I’ve never been a big fan of phone companies. I’ve dealt with a small independent local company, lived in SBC territory in several states, and now live in Sprint Local area. I’ve never had good service, ever. The only thing worse than my phone company service has been cable company service.
Here’s my latest saga.
Sprint finally decided to offer DSL in our area. Great, I thought. We had been using fixed wireless for a couple of years since it was the only thing better than dialup available out in the country. But it has a huge problem: it require line-of-sight to the remote antenna. We have some very big trees here. Despite the company saying that the most powerful antenna should penetrate them, and mounting it on top of our roof — giving it a good 40 feet off the ground — we couldn’t clear the trees. So in summer, our connection would be very unreliable, and slow when it did work.
So we signed up for DSL the very day it became available here. Sprint scheduled someone to come out to install a DSL splitter the next week.
Our DSL modem arrived by UPS the day before the installer showed up. But the first problem: I ordered a static IP but there was nothing telling me what my IP is. Sprint DSL tech support (the one bright light in all of this — almost all of those people have a clue, and are helpful and can actually fix problems!) gave me the info I needed.
The next day, Sprint’s installer showed up at about 3:30, and said she had to leave very soon to get the brakes on her truck worked on. Great.
Now, a word about DSL and phone lines. A standard phone requires two wires (1 pair) to operate. Most phone cabling supports four wires (2 pair), and some even supports six wires (3 pair). Few people use these extra wires in their home.
When the phone company sends DSL signals to you, their (outside) lines carry the DSL and the standard phone service on the same single pair. However, phones in the house can interfere with DSL, so you have to either split the signal or filter it. When you split the signal, they install a splitter outside. They’ll keep the voice part like it always has been, and run the DSL signal on the unused pair on the existing wiring (or run a new cable for the DSL altogether).
So anyway, the installer arrives complaining that she will be late for her brakes. She goes down to our basement (where the computer is) to install a new splitter.
The tech support people specifically told me “do NOT let the installer put a splitter at your inside jack, make them put it outside.” I politely told her this, but she ignored me. Until she couldn’t get a signal in the basement.
So, she returns our original jack down there, then rushes outside to install a splitter in our box. No surprise, she can get a signal at our box. She installs the splitter, connects things, then closes the box. She does not bother to check if we get a signal inside, just says that “we need to upgrade our wiring to Cat 3.”
Now that’s probably fair; the existing wiring used nearly 100 feet of flat “modular” cable to run from one end of the house to another, and this probably does interfere with DSL.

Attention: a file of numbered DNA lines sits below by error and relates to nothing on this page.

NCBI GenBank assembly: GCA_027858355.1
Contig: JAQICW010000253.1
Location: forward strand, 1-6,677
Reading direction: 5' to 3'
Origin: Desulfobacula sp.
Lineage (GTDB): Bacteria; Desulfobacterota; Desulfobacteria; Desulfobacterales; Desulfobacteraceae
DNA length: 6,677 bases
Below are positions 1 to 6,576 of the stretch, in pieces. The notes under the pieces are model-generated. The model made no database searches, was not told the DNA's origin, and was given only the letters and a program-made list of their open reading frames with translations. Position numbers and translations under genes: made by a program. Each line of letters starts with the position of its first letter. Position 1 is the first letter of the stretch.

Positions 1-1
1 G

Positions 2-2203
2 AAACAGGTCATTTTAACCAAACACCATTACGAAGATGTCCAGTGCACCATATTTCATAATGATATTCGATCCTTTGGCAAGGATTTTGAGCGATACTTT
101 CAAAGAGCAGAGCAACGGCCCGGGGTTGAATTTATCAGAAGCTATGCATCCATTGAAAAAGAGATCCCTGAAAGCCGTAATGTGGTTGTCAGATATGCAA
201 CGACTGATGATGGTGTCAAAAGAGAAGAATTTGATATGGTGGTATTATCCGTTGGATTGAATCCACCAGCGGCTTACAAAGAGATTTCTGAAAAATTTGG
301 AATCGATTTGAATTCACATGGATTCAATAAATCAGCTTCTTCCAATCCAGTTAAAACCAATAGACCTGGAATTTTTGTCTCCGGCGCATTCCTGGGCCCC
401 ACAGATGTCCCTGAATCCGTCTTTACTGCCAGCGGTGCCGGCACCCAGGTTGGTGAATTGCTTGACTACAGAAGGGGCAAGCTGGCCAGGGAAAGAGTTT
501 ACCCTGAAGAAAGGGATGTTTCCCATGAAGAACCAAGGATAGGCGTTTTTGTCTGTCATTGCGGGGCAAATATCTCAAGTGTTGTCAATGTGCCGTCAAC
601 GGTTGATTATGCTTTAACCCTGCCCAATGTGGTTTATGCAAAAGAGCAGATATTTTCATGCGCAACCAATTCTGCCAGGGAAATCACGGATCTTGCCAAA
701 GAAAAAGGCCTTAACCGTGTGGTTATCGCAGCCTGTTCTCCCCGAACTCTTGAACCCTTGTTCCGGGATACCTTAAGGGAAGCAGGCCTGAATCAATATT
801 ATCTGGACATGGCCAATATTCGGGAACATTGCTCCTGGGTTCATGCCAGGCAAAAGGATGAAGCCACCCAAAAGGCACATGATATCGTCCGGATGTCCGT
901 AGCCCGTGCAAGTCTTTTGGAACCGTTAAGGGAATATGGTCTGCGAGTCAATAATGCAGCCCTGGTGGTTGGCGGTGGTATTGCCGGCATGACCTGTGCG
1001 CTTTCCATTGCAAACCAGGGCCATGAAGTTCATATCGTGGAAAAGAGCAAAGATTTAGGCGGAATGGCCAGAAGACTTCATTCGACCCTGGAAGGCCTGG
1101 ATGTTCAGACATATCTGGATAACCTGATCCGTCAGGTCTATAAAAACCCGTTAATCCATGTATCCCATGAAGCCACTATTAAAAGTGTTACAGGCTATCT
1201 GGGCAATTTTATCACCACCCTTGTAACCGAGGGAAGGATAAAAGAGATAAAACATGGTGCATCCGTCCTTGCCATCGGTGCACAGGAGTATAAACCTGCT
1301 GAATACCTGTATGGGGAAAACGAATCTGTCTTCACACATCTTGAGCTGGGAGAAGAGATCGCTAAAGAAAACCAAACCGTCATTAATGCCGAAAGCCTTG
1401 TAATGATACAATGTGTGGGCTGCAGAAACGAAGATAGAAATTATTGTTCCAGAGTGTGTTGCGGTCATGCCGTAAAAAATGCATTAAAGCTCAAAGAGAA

I tried and was able to get a (slow) DSL connection with things as she left them. But we also noticed DSL sounds on our regular phones: beeping, static, etc. Very problematic.
Well, I ordered 100 ft of Cat 5 cable (why not, it’s $12 at newegg.com even with shipping). I started replacing cable starting with our outside box and winding through the whole house, connecting only the voice part of the cable to our regular phone jacks. Finally, everything’s hooked up and I test things.
But guess what — now I get no DSL signal at all, but still hear it on the voice line! How can this be?
Well, it turns out that the Sprint installer hooked things up the wrong way at the box, and I just duplicated her error as I made sure to connect things exactly as they were. Switch the wires around and poof, noise is gone from the voice line and it works properly again.
But there is STILL no signal at the modem. I made sure to use a 2-pair cable to it, figuring it could just use the extra pair itself. No luck. Finally I called Sprint tech support.
They ask a few questions, then ask “Is your modem plugged into the top or bottom jack?” I tell them I have only one jack. They say, “So the installer didn’t finish then?” I relate the saga in brief. Sprint guy says, “I HATE it when they do that!” He’s ticked, but not at me. He says he’ll have to schedule another appointment with the installer, but after talking to him a bit, I manage to figure out that if I just disconnect the voice side from my office jack, and hook up the DSL side to it, it should all work. He schedules the appointment, adds lots of notes to try to make them understand how to use a screwdriver, and assures me I would not be charged and that I can cancel if I fix it myself.
So I hang up and reconnect the office jack. Sure enough, it works now, and with a perfect connection quality to boot.
So the original installer made two errors: 1) she sent the combined DSL+voice signal through the whole house, instead of just the voice signal, and 2) she hooked the modem to the voice pair since she didn’t supply the new jack. Ironically, had she made only one error, I would never have had a DSL signal at all. It was only because she made both errors that I had a DSL signal, albeit poor, to start with.
Oh, and the Sprint tech support person also said that part of the installation includes running new wire, which the installer refused to do, claiming they’d charge me $75 to do it.
So now, I have two options: 1) I can keep the appointment tomorrow, or 2) I can purchase a new wall jack out of my own pocket and install it myself.
I think I’ll go with #2. At least I can keep four different wires straight. I’d rather not trust my phone wiring to the telephone company again.